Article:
United Nations hit by possible state-sponsored attack

At least 40 servers were compromised over three separate European offices, according to a leaked report

Hackers managed to infiltrate a slew of servers at three separate United Nation offices last year in what is reported as apparent espionage action. 

The extent of the hack, along with the identity of the perpetrators are unknown, and the attack itself has only just come to light thanks to a leaked document reported by The New Humanitarian

At least 40 servers at UN offices in Vienna, Geneva and the UN Office of the High Commissioner for Human rights - also located in Geneva - were compromised, according to the leaked document dated 20 September 2019. 

The UN suffered a "major meltdown", an unnamed UN official told TNH, and "Multiple workshops and assessments have been conducted to verify that the exploited vulnerabilities have been mitigated."

The cyber attack was so "sophisticated" that it was possibly the work of a state-backed actor, another official told the Associated Press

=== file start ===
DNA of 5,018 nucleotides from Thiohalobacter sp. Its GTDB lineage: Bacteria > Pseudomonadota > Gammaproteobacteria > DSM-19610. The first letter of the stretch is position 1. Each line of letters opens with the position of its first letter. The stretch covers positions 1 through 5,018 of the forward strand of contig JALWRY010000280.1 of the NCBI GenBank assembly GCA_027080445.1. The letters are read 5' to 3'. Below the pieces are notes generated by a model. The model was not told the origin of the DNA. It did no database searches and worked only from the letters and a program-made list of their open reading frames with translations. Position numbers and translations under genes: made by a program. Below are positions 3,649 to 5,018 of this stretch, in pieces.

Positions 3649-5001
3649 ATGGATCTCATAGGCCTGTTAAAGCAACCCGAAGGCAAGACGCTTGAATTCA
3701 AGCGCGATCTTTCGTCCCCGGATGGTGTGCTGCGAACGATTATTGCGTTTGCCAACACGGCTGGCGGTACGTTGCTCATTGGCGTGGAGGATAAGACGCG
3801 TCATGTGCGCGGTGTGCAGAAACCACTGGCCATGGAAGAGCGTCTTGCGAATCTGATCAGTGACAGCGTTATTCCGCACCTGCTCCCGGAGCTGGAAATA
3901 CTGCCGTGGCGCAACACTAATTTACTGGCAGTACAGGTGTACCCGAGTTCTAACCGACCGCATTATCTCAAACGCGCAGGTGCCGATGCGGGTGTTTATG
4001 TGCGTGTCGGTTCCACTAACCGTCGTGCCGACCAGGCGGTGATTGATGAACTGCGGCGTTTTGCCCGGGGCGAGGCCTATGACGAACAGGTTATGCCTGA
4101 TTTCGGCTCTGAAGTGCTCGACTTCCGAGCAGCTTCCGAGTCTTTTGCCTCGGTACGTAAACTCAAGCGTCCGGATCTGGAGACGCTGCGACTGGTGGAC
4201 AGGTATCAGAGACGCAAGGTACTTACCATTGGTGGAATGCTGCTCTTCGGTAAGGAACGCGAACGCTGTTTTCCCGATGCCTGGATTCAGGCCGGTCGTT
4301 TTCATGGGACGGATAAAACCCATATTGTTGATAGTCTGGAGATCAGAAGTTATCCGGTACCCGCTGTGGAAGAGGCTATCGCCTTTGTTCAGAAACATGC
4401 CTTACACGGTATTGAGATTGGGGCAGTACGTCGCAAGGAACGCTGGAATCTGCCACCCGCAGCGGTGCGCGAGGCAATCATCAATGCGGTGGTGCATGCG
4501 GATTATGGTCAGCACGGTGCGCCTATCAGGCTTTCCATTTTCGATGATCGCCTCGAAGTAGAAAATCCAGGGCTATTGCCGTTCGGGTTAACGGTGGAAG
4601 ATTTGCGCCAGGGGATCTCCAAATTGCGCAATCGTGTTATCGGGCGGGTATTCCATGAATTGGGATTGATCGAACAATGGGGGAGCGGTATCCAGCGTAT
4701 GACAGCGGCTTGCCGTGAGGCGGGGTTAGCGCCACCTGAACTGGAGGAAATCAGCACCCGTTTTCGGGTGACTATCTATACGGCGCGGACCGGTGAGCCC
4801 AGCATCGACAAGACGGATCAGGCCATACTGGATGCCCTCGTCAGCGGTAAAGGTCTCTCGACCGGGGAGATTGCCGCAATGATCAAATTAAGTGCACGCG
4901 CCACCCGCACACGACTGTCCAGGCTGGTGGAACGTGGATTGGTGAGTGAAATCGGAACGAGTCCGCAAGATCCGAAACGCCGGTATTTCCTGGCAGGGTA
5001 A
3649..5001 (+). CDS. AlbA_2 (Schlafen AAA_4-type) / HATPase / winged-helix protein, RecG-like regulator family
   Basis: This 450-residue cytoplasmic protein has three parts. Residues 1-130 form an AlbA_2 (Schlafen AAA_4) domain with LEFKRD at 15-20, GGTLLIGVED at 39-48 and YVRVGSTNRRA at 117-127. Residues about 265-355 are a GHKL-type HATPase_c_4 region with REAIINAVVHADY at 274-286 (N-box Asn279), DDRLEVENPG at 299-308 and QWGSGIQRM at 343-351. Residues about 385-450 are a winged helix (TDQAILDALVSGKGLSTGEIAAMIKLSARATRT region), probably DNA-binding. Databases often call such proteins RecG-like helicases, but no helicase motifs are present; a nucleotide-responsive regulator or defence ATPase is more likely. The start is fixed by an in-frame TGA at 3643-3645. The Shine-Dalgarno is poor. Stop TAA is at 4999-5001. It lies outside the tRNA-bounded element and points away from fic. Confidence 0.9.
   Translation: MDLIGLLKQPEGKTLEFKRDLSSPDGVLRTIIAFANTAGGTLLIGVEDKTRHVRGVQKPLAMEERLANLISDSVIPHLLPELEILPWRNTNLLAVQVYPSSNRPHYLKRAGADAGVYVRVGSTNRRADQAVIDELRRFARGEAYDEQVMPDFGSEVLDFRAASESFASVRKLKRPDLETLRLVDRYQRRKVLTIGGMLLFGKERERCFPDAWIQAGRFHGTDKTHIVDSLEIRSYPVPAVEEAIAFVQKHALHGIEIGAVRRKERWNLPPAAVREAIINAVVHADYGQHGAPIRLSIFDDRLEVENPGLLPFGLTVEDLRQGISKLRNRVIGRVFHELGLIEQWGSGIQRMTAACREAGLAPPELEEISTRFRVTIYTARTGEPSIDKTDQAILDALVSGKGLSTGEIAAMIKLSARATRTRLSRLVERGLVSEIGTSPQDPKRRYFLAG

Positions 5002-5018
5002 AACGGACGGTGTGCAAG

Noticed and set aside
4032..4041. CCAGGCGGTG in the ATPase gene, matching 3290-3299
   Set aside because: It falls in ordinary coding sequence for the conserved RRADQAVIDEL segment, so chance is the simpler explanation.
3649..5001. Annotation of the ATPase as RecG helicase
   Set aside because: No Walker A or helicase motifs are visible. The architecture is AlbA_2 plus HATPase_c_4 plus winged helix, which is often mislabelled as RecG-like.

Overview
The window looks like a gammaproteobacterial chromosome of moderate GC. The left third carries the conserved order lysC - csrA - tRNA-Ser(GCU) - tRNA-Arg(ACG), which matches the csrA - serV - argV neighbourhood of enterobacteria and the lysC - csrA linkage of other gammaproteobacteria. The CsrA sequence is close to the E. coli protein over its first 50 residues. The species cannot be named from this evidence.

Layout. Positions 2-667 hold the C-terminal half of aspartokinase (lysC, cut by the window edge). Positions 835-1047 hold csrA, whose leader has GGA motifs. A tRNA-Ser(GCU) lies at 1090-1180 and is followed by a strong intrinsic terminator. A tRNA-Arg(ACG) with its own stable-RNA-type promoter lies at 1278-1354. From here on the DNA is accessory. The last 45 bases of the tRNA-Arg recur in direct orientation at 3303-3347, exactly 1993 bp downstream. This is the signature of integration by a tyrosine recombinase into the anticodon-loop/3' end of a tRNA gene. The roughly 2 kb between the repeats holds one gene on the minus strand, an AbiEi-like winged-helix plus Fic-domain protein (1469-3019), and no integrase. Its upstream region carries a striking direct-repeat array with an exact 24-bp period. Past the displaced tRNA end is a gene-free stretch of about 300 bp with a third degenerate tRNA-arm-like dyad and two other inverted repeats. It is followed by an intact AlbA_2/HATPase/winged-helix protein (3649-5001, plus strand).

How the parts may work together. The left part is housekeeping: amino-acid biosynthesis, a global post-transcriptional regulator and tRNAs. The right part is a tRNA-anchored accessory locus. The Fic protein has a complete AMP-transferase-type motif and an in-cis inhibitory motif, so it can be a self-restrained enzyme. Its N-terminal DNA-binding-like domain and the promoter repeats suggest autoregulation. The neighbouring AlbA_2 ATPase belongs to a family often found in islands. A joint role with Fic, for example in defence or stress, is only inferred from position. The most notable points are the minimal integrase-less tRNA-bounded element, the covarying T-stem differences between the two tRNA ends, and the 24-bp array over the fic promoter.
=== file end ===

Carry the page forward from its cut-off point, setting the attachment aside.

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"It's as if someone were walking in the sand, and swept up their tracks with a broom afterward," the official said. "There's not even a trace of a cleanup."

The attack began in the middle of July last year and was first reported by an IT official working at the Geneva office on 30 August: "We are working under the assumption that the entire domain is compromised. The attacker doesn't show signs of activity so far, we assume they established their position and are dormant."

It also included systems for the UN's human rights and human resources departments and breached some administrator accounts. The affected system included core infrastructure where user and management passwords, system controls and security firewalls were stored. Despite not being told what had happened, staff were asked to change their passwords.

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"The attack resulted in a compromise of core infrastructure components," said UN spokesperson Stéphane Dujarric, according to TNH. "As the exact nature and scope of the incident could not be determined, [the UN offices in Geneva and Vienna] decided not to publicly disclose the breach."

The UN has diplomatic status and is therefore immune from the legal process, so there is no regulation enforcing it to disclose breaches of data. 

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